High volume pumps/defences attract £12.5m funding in UK National Flood Resilience Review
Improved rain and flood modelling, a significant increase in new temporary flood defences and greater protection to infrastructure were all outlined in the government’s National Flood Resilience Review this week...
LONDON, UK - Improved rain and flood modelling, a significant increase in new temporary flood defences and greater protection to infrastructure were all outlined in the government’s National Flood Resilience Review this week.
The review includes:
· £12.5 million for new temporary defences, such as barriers and high volume pumps, at seven strategic locations around the country
· Utility companies’ commitment to increase flood protection of their key local infrastructure, such as phone networks and water treatment works, so they are resilient to extreme flooding
· A new stress test of the risk of flooding from rivers and the sea in England. For the first time, Met Office forecasts of extreme rainfall scenarios will be linked with Environment Agency modelling to provide a new assessment of flood risk.
The review follows £2.5 billion of government investment between 2015 and 2021 to strengthen flood and coastal defences, as well as spending £1 billion on maintaining the nation’s flood defences.
With the evidence of the National Flood Resilience Review, government will now turn its attention to investment after 2021, making sure funds are directed where they are needed most.
Environment secretary Andrea Leadsom said: “Last winter we saw just how devastating flooding can be. This review sets out clear actions so we are better prepared to respond quickly in the event of future flooding and can strengthen the nation’s flood defences.
“Work is already underway towards £12.5 million of new temporary defences stationed around England, better protection for our infrastructure and new flood modelling that makes better use of data and technology.”
Ben Gummer, minister for the cabinet Office and paymaster general, said: “This is an important step in the fight against flooding as these new measures will help to protect communities from the perils of extreme weather.
“The government has made clear that we expect water and telecoms companies to work ever closer together to improve their preparation and response to flooding, making sure lifelines such as mobile phone masts and water treatment works continue to function even when the Great British weather is throwing its very worst at us.”
Sir Mark Walport, the government chief scientific adviser, said: “It is important that policy on flood risk is underpinned by credible and objective scientific evidence and analysis. This review used new modelling techniques to challenge our ideas around the frequency and location of extreme flooding.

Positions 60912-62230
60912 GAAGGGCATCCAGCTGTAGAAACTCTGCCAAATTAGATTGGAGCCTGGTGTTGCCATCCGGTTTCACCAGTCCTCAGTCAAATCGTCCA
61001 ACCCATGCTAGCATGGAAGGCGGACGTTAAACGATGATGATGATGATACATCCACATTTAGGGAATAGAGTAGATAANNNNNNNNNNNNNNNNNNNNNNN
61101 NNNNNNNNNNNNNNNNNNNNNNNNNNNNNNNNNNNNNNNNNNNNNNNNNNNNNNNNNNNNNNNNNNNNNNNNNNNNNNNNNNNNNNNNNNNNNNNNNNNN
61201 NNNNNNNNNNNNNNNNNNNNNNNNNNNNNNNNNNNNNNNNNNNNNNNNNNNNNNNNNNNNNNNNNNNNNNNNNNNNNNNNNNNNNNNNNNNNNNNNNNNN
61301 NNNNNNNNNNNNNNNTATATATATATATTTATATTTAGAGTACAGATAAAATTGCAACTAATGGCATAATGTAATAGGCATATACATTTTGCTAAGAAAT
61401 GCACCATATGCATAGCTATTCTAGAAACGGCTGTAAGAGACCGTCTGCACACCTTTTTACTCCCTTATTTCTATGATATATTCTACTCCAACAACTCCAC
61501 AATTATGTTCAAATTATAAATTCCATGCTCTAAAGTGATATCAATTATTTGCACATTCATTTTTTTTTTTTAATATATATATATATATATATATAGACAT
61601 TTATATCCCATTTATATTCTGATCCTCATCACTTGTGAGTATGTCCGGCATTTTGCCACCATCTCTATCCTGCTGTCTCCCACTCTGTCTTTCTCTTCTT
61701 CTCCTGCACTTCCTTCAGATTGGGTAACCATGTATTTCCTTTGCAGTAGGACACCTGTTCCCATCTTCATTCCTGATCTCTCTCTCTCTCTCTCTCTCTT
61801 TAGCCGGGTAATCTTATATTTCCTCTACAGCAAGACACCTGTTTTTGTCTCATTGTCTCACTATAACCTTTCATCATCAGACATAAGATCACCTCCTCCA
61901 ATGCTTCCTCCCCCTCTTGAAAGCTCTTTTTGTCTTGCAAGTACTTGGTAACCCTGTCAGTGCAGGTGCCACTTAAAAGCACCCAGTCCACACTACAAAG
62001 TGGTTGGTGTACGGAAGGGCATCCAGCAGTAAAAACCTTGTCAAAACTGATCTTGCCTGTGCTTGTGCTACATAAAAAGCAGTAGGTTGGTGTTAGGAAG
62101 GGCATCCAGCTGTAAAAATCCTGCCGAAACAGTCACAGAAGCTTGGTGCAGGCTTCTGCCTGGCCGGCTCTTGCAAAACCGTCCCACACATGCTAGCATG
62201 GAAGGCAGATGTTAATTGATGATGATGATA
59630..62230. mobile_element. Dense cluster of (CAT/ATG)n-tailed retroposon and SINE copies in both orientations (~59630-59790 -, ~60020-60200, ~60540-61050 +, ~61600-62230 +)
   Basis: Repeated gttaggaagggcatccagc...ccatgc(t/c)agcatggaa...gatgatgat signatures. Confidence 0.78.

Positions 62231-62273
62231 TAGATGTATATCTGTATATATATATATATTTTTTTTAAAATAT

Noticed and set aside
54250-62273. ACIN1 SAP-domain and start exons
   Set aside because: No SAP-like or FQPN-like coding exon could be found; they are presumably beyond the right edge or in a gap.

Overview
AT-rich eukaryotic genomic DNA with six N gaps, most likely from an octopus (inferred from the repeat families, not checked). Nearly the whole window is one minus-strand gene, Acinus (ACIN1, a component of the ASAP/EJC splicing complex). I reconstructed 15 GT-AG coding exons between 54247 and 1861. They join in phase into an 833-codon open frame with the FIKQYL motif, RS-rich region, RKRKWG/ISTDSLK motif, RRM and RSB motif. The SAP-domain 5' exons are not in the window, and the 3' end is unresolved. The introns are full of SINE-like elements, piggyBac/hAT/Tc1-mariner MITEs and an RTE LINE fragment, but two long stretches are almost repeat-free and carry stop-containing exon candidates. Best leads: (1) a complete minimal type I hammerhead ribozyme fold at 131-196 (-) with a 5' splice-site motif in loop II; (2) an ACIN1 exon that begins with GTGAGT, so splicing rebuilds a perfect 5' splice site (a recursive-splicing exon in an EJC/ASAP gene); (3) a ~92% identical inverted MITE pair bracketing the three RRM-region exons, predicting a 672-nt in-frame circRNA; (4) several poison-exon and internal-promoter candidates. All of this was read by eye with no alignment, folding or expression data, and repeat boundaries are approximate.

“We were able to model what level of rainfall would be worse than anything that we have experienced but still possible for our climate. This information enabled us to look again at how bad coastal and river flooding could be under such extreme conditions to ensure we are better prepared. This work was overseen by an expert group brought together from across industry and academia.”
Sir James Bevan, chief executive of the Environment Agency, added: “We worked closely with the government on this review. I welcome these plans setting out how the country can become more resilient to flooding in future. The extra funding will help us to do even more for local communities so that we can better protect homes and businesses and respond even more rapidly and flexibly when extreme weather strikes.”
ICE director general, Nick Baveystock, said: “This report rightly emphasises the need to protect critical infrastructure during extreme flooding so the public, businesses and communities can continue to function. An integrated approach to infrastructure is absolutely key to achieving this level of resilience and we are pleased this has been acknowledged.
Jon Robinson, director – water at AECOM, said: “The Review paves the way for a new approach to flood risk management. Ultimately, a more holistic approach that brings together multiple stakeholders working together across entire catchments is needed. While the Review rightly advocates a strategic, long-term approach to flood management, our hope is that funding too will increase in real terms in recognition of its importance.
“Crucially, the Review makes the link between flood management, resilient infrastructure and urban regeneration. It is vital the opportunities to create social and economic value from improved flood management are maximised.”